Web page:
Mercury vs. Omega-3s for Brain Development

Mercury vs. Omega-3s for Brain Development
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Risk/benefit analysis of 33 fish species contrasts the brain-boosting effects of DHA with the brain-damaging effects of mercury, to determine the net effect on intelligence (IQ).

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Below is an approximation of this video’s audio content. To see any graphs, charts, graphics, images, and quotes to which Dr. Greger may be referring, watch the above video.

Just because fish-eating mothers may give birth to children with smaller brains, doesn’t necessarily mean their children will grow up with neurological defects. But using real-time functional MRI scans, you can actually see the difference in brain activation in teens whose moms ate a lot of seafood when they were pregnant. This is what a normal brain looks like when you flash a light in someone’s eyes. But, this is what you see in the mercury- and PCB-exposed brainssuggesting “toxicant-related damage” to the visual centers in the brain. Fish consumption may also increase the risk of our children being born with epilepsy.

Does maternal fish consumption have an effect on how smart our kids turn out, though? Well, look; the DHA in fish—the long-chain omega-3 fatty acid—is good for brain development. But, of course, mercury is bad for brain development. So, what these researchers did was look at 33 different fish species to see what the net effect of these compounds would have on children’s IQ. And, for most fish species, they found that the adverse effect of mercury on the IQ scores of children “exceeded the beneficial effect[s] of DHA.” So much lost brainpower from fish consumption that our country may actually lose five billion dollars in economic productivity every year.

For example, our most popular fish—tuna. If pregnant women ate tuna everyday, the DHA in the fish would add a few IQ points. But, the mercury in that very same tuna would cause so much brain damage that the overall effect of eating tuna while pregnant would be negative—wiping out an average of eight IQ points. In fact, the only two more brain-damaging fish were pike and swordfish.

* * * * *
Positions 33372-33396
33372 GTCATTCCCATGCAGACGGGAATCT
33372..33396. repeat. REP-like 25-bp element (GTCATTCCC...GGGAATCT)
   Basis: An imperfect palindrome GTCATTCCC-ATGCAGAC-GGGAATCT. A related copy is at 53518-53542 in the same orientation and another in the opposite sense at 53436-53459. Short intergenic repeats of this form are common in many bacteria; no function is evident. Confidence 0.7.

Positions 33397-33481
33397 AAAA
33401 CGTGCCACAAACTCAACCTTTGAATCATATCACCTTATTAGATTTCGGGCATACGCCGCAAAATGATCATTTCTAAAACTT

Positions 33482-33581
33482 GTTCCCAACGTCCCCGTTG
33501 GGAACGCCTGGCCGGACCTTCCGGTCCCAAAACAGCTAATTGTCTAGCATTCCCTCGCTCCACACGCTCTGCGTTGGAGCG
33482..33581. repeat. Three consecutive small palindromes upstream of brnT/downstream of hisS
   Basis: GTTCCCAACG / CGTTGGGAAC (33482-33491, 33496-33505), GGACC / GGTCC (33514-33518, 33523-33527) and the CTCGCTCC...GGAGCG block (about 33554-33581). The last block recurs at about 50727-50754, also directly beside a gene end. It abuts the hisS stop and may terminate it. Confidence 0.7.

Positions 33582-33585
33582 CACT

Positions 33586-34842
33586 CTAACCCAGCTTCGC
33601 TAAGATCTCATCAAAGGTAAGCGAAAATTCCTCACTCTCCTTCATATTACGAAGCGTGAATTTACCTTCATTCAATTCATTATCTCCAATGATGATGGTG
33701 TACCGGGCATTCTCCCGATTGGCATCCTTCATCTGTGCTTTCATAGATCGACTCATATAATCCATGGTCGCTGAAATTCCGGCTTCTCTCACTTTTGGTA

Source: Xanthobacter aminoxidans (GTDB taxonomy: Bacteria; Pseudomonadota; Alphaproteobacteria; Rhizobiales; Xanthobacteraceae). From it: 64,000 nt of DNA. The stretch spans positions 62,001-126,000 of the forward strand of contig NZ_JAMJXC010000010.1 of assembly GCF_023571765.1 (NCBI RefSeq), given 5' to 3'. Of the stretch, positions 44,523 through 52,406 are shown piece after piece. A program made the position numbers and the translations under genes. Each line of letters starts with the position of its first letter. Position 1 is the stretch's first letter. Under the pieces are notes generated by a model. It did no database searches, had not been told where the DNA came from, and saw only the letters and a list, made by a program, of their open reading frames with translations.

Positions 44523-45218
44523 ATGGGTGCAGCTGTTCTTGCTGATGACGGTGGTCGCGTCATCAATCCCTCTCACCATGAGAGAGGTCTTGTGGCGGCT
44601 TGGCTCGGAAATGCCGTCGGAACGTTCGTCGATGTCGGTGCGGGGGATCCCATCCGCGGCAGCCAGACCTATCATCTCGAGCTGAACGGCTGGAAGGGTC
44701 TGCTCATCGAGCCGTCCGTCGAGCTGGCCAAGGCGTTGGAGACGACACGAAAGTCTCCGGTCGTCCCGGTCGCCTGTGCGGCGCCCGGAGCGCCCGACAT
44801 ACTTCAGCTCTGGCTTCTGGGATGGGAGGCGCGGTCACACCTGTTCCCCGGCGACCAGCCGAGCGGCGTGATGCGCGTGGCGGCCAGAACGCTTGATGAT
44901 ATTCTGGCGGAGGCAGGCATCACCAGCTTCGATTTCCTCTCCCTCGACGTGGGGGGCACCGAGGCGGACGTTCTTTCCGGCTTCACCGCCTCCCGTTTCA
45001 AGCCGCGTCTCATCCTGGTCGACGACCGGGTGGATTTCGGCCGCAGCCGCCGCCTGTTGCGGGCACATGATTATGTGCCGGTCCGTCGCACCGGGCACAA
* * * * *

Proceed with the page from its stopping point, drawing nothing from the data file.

At the other end of the spectrum, the brain-boosting effect of DHA may trump the brain-damaging effects of mercury in salmon, by a little less than one IQ point. Unfortunately, IQ just takes into affect the cognitive damage caused by mercury—not the adverse effects on motor function, and attention, and behavioral deficits. We think that attention span may be particularly vulnerable to developmental mercury exposure—probably due to damage to the frontal lobes of the brain.

And, the IQ study didn’t take into account the relatively high levels of PCBs in salmon, and the accompanying concerns about “cancer risk.” Adding sustainability concerns adds another wrinkle, as farm-raised salmon are considered a “fish to avoid.” Whereas king mackerel is considered a “best” choice for sustainability, the mercury levels are so high as to warrant avoiding consumption—exceeding both the FDA and EPA action levels for mercury contamination. 

The way I look at it is why accept any loss of intelligence at all, when pregnant women can get all the DHA they want from microalgae supplements, without any of the contaminants—getting the brain boost, without the brain damage.

Please consider volunteering to help out on the site.

Images thanks to tomhe via flickr

Below is an approximation of this video’s audio content. To see any graphs, charts, graphics, images, and quotes to which Dr. Greger may be referring, watch the above video.